Under the baton of Karl-Heinz Steffens, the Hallé Orchestra opened their concert at Leeds Town Hall with the overture of Gioacchino Rossini’s lesser known comic opera The Silken Ladder (La scala di seta) from 1812 – a so-called farsa which is all about love, jealousy, intrigues and confusions. After a concise introduction, the woodwinds indulged in beautiful operatic cantilenas until the strings took over with their jolly and rapid figures, played with a lot of wit and esprit, even if initially not perfectly coordinated. This buoyant and cheery overture invoked the jovial character of the one-act opera, yet it did not lack dramatic effects, vividly portrayed by Steffens, anticipating the plot twists to come.

Jack Liebeck © Chris Dunlop
Jack Liebeck
© Chris Dunlop

Highlight of the first half of the concert was the performance of Antonín Dvořák’s Violin Concerto in A minor from 1879, rendered by British violinist Jack Liebeck. Right at the outset of the concerto, after a short fanfare-like opening of the orchestra, the violinist gave an expressive solo entry into what was to become an excellent interpretation of Dvořák’s piece. Liebeck, always playing with a hundred per cent of energy and tension, proved to have a deep understanding of this music. With a sound that is considerably versatile and of a beautiful sonority in the lower register, he called forth a rich soundscape which met the challenges of the concerto.

In accord with Steffens, Liebeck finely balanced out all transitions, not least the fluent passage from the first to the second movement which, set in F major, seemed to emanate peacefulness. For the first time that evening, the orchestra raised to its full and wonderfully clear symphonic sound. Liebeck’s musical strength lies in the detail, shaping, if not at times celebrating, the individual characteristics of Dvořák’s music. In the third movement which starts with a gentle and playful furiant – a traditional Bohemian dance with a distinctive change of metre – Liebeck was at his best. He seemed to set exactly the right tone: cheerful and delicate, yet not without undertones of teasing and irony. He maintained his energy from the first to the last note, although occasionally he went over the top and some high-register passages came out a little too tense and forced.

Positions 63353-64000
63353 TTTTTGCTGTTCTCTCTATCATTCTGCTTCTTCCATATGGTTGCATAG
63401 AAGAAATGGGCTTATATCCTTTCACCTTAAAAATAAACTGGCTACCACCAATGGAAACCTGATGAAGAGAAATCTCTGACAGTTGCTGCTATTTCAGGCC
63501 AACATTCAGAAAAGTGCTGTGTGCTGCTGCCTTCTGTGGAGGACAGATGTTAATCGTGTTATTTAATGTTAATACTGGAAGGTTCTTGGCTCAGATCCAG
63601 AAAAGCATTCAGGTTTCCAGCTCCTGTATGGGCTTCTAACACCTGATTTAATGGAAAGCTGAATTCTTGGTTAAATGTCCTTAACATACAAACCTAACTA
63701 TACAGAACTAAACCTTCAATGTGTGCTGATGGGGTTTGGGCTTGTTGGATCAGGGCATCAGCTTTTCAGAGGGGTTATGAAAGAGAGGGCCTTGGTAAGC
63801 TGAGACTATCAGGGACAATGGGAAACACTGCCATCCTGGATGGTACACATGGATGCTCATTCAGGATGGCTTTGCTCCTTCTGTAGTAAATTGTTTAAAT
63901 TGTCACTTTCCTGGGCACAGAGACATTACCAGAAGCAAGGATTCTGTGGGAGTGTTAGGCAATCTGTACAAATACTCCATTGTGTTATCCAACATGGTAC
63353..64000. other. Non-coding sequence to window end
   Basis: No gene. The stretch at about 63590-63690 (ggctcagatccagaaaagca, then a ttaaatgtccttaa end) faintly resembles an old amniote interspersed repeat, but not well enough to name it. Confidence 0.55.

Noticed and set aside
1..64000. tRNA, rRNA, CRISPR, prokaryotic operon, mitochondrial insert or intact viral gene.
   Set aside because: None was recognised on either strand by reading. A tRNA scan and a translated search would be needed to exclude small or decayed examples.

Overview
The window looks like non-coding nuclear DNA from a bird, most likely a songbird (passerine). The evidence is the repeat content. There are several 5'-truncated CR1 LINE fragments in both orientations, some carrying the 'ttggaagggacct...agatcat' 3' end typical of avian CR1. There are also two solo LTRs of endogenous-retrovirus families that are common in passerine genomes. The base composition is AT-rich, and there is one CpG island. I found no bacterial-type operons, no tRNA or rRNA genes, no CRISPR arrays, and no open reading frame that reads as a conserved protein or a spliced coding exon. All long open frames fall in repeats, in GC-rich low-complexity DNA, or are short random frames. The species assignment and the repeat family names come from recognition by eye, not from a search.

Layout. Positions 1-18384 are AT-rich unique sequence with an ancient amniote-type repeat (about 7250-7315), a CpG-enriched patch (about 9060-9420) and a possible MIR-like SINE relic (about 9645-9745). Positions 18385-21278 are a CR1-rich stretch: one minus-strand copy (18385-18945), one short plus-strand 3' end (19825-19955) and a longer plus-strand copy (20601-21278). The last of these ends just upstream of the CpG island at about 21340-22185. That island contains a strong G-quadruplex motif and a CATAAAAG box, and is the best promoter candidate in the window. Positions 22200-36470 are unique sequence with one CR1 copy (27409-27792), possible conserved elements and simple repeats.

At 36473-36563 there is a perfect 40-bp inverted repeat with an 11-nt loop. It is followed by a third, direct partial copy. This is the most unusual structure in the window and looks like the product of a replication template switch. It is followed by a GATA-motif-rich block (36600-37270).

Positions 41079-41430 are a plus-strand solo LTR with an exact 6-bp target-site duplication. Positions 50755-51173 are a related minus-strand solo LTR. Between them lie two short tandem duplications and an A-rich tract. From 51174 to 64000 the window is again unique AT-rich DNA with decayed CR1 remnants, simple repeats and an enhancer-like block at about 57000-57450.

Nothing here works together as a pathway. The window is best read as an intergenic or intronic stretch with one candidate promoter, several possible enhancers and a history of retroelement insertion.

Following a chronological order in the evening's programme, Ralph Vaughan Williams’ A London Symphony was performed in the second half of the concert. The music seemed to be rising from the depths, quite slowly, as if the city was only just about to wake up, and you could hear the chimes of Big Ben as though from a distance. The extraordinarily atmospheric opening was followed by a sudden dissonant and loud interjection: A London Symphony is the portrait of a modern city (London in 1914) with all its liveliness, vigour, beauty as well as its darker sides. This rich, ambiguous soundscape on the threshold of modernism was vividly conveyed by the orchestra.

The second movement started equally gloomy as the first, turning into a melancholic yet charming string sound. There was more than one magical moment in this slow movement, and the Hallé Orchestra enchanted Leeds Town Hall with their bright and warm sound. In the third movement, cheerful and darker sections alternated or rather turned into each other, not unlike in Mahler’s symphonies. Similarly, this ambivalence permeated the fourth and final movement which appeared sometimes march-like and light, sometimes in grand symphonic gestures. Towards the end, the music calmed down, until, over a dissonant drone of the orchestra, the harp intonated the chimes of Big Ben again, one of several allusions to the beginning of the symphony, suggesting the end of this musical journey through London. After a contemplative solo of the principal violinist, Steffens let the once massive orchestral sound fade out into a breathtaking yet almost inaudible ending.

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